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August 20, 2019

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Inauguration trip a reality for Walker International students

Presidential Jeopardy

Heather Cory

From left to right, Marshall Peterson, 9, Braydon Lopez, 10, and Hunter Huber, 9, get excited as they answer a question while playing Presidential Jeopardy in their Gifted and Talented class on Friday. The boys will be part of a group traveling to Washington, DC with for the presidential inauguration.

Presidential Jeopardy

Braydon Lopez, 10, leans back in frustration after he doesn't hit the buzzer fast enough in a game of Presidential Jeopardy that the J. Marlan Walker International School Gifted and Talented class played to review political topics they studied throughout the year. Braydon is one of eight students that will be attending the presidential inauguration with their parents and teacher. Launch slideshow »

Students at J. Marlan Walker International School had no problem on Friday reciting who had served the shortest term as president: William Harrison's one-month term easily took the cake.

They knew he died of pneumonia, but they didn't know his death was, in a sense, caused by his inauguration speech. He caught pneumonia after talking for 1 1/2 hours on a freezing cold night, teacher Heidi Zilles said.

That fact might become more real to eight of Zilles' gifted and talented education students who are headed to Washington, D.C., on Sunday for the inauguration of Barack Obama. The high on Tuesday is forecast at 30 degrees, two degrees colder than freezing.

"I got a big sweater," Kohl Velado, 9, said.

The GATE class of 17 students played a game of Jeopardy to test their presidential knowledge on the final school day before the trip to the nation's capital.

The students have been planning their trip since the beginning of the school year, Zilles said. Fourth and fifth graders were eligible to go, and the families had to come up with $1,300 per student to participate. That was less than it might have been without some fundraisers the school did, she said.

Zilles came up with the inaugural trip as an alternative to the normal GATE field trips, but she never expected her administrators would approve it.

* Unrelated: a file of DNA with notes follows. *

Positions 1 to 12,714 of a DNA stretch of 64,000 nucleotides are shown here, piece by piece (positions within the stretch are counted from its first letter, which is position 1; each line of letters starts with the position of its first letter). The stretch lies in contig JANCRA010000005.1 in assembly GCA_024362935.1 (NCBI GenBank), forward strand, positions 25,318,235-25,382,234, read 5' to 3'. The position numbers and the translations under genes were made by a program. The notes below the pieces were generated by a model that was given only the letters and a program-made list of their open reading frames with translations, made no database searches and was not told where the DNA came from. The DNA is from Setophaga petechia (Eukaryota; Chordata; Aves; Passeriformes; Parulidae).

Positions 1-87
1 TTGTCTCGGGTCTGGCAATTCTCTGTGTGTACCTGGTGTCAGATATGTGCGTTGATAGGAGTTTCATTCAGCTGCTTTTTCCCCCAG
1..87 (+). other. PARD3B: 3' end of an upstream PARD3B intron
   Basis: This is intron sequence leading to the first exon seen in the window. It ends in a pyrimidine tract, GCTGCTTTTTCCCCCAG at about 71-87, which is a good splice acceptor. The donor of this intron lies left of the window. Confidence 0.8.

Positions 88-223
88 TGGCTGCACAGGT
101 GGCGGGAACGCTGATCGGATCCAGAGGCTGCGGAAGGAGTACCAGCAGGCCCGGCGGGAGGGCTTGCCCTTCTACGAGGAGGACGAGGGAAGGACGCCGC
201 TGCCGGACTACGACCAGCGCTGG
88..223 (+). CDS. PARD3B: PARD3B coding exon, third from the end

Once they did, Zilles began in September teaching her students about the political process.

"I was surprised by how little they really knew," she said.

That has changed with four months of studying, and the students have embraced the knowledge more than she expected. Now, the students easily spout off random facts about the presidents and the process.

They've been playing presidential Jeopardy and political Jeopardy much of the year and have learned quite a bit from it, students said.

As each question came up, a designated person from each team tried to be the first to hit the button on their wireless buzzers, and multiple teammates often yelled the answers out together.

"It gets fun once you get better at it," Marshall Peterson, 9, said. "There's a lot of competition."

Alexander Gibson, 10, said his favorite Jeopardy answer actually didn't have to do with the election at all.

The answer is James B. Gibson.

The question? "Who is my grandpa," Alexander said of Henderson's mayor.

Another project to teach the students about the political process was a school-wide election Nov. 3. Obama won by a pretty good margin, they said.

While in Washington, the eight students will have a chance to learn about some of the history by visiting monuments and museums.

They will have two full days and one partial day to explore before returning home Wednesday evening. The time will be spent on the inauguration and tours, including memorials, Union Station, the ghost town of Alexandria, Va., and the Smithsonian National Zoological Park.

After they return, Zilles plans on having the students who attended the field trip do presentations for those who couldn't, so that everyone can share the knowledge and fun in some way, she said.

Frances Vanderploeg can be reached at 990-2660 or [email protected].

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